• Here, at last, comes Generation 2! The new special education law! Join us!

    It's been a long while since I blogged.... for loyal readers, I do apologize for my absence. The great news is that I've been hard at work--with much support from friends and colleagues-- on an exciting project--writing a new law for special education!  It's current title is Education for All:  Reaching High for Generation 2.   Its mascot is the giraffe--who always reaches high! The project started back in January... at the cafe when I was talking to Dave and his teen-age son about the [...]
  • It’s OK to ask your doctor: ‘Have you washed your hands?’

    If you live long enough, you can see it all—if you’re looking. Yesterday's Wall Street Journal in the Personal Journal section, ‘Never too Awkward to Ask:  Have You Washed Your Hands?’  Apparently only 50% of doctors do—and it’s dangerous to patients that so many don’t.  Who knew? I thought they had solved that one… For me, I'll have to change my presentations!  In speaking of the professionalism of teachers--that we need to honor--I used to  say that they are like doctors. We should not [...]
  • To fix special education, let’s get everyone at the table!

    My August 5  Wall Street Journal op-ed--that garnered many comments and letters--is all about getting everyone to the table--regular and special ed folks; teachers and parents and adminstrators; students and citizens.   We can't just be talking to our friends and people who agree with us.  We need to talk to others, as well. In my view, we need to expand the national discussion.  In your  view?  Let us know!  
  • CASE in Indianapolis

    I'll be speaking at 24th CASE Annual Fall Conference in Indianapolis tomorrow on "Fixing Special Education--It's Time to Reinvent this Broken System." If you'd like a copy of the presentation material, please send a comment.    
  • Time to turn off those smart phones? Read and watch!

    Yesterday we were at a fancy Boston restaurant during Restaurant Week.... It hit home--all those cell phones going; peole together not really together. Photos, emails, texts. Nobody was actually there. An now today's NY Times. Same story on a national scale. What are we doing here? http://bits.blogs.nytimes.com/2013/09/01/disruptions-more-connected-yet-more-alone/?nl=todaysheadlines&emc=edit_th_20130902&_r=0
  • Slate on ‘bad people’ who send their children to private school…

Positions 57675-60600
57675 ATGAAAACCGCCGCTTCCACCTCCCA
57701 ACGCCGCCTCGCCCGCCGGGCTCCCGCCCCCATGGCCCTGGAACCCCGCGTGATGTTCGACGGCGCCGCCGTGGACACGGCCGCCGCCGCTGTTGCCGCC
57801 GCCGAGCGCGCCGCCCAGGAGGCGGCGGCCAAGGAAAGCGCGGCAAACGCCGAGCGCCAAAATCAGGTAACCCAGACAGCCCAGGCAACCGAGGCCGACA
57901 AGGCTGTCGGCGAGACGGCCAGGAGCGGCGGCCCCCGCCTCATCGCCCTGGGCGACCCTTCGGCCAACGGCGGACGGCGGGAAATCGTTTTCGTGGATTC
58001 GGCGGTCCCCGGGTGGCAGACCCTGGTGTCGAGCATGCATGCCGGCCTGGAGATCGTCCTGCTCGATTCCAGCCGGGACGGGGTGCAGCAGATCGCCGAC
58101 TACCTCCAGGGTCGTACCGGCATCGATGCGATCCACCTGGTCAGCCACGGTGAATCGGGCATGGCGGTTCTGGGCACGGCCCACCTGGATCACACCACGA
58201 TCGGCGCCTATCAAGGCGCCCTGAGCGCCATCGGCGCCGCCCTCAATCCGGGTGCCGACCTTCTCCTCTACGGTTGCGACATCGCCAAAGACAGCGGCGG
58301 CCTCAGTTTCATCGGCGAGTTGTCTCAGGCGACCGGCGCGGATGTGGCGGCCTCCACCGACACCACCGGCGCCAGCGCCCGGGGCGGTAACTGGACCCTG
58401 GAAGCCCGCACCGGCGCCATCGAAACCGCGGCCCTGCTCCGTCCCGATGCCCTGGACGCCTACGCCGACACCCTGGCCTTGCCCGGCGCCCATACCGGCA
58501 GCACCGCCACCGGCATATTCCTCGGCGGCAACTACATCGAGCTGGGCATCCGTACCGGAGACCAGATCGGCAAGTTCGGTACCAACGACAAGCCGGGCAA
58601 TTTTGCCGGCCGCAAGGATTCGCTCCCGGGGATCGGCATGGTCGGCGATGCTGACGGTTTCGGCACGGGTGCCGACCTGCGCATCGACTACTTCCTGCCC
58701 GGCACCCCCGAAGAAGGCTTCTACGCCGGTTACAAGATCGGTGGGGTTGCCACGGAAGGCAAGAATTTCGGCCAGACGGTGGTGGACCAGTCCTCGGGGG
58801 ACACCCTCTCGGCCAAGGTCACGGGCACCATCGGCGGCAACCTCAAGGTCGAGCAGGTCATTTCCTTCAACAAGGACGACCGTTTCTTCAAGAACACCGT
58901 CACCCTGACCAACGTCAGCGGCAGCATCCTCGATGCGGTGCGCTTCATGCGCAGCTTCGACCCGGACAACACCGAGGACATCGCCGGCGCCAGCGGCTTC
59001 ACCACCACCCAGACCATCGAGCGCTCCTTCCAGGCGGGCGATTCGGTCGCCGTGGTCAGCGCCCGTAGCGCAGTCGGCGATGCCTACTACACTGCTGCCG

http://www.slate.com/articles/double_x/doublex/2013/08/private_school_vs_public_school_only_bad_people_send_their_kids_to_private.html   Wow. Years ago I wrote a piece about the reality that the ONLY way to fix our public schools is the CLOSE all private schools.  Here is the link!http://www.educationnews.org/education-policy-and-politics/miriam-k-freedman-one-radical-idea-to-fix-public-schools/ WOW. Where does this go? I'm not into labeling parents as this Slate headline does. But, [...]
  • Check out the on going discussion on Joanne Jacobs’ blog

    They're talking about my Wall Street Journal piece.  Pretty lively. BUT, I'm afraid that I've been misquoted... I did not write that it's time to debate mainstreaming. That was the Wall Street Journal's headline. Not mine. I was looking at special education far more broadly.  I wrote that it's time to bring all stakeholders to the table--regular and special education--to discuss how to educate all students. Mainsteaming is but one of the issues to explore. As many of these commenters [...]
  • Read it here! My op-ed in the WALL STREET JOURNAL today!

    I hope you'll check it out. The argument I make is that to fix special education, we need all stakeholders at the table--regular education parents and teachers, as well as special ed stakeholders.  The need is for open and frank discussion. My piece is NOT intended to be about the pros and cons of inclusion.   http://online.wsj.com/article/SB10001424127887323309404578613532497541300.html?mod=WSJ_Opinion_LEFTTopOpinion In reviewing the many thoughtful comments this piece has garnered [...]
  • What happens when the battery dies or the smart phone is lost?

    Here's an interesting (to me, scary) article in Scientific American.  Now that 'everyone' has a smart phone--and calculators are allowed in many classrooms--EEK!-- kids (and everyone else) don't need to memorize stuff.  They just need to click and get it. http://www.scientificamerican.com/article.cfm?id=smartphones-mean-no-longer-memorize-facts&WT.mc_id=SA_sharetool_Twitter I remember how glad I was when my kids' school did not allow calculators--that was back in the '90's. Times have [...]
  • Inclusion research

    How does inclusion affect regular education students? Which students? average, below average, above average, advanced? How does inclusion affect special education students? Which students with which disabilities?   I've seen some research--rather old. What's new out there? If you know of any, please share!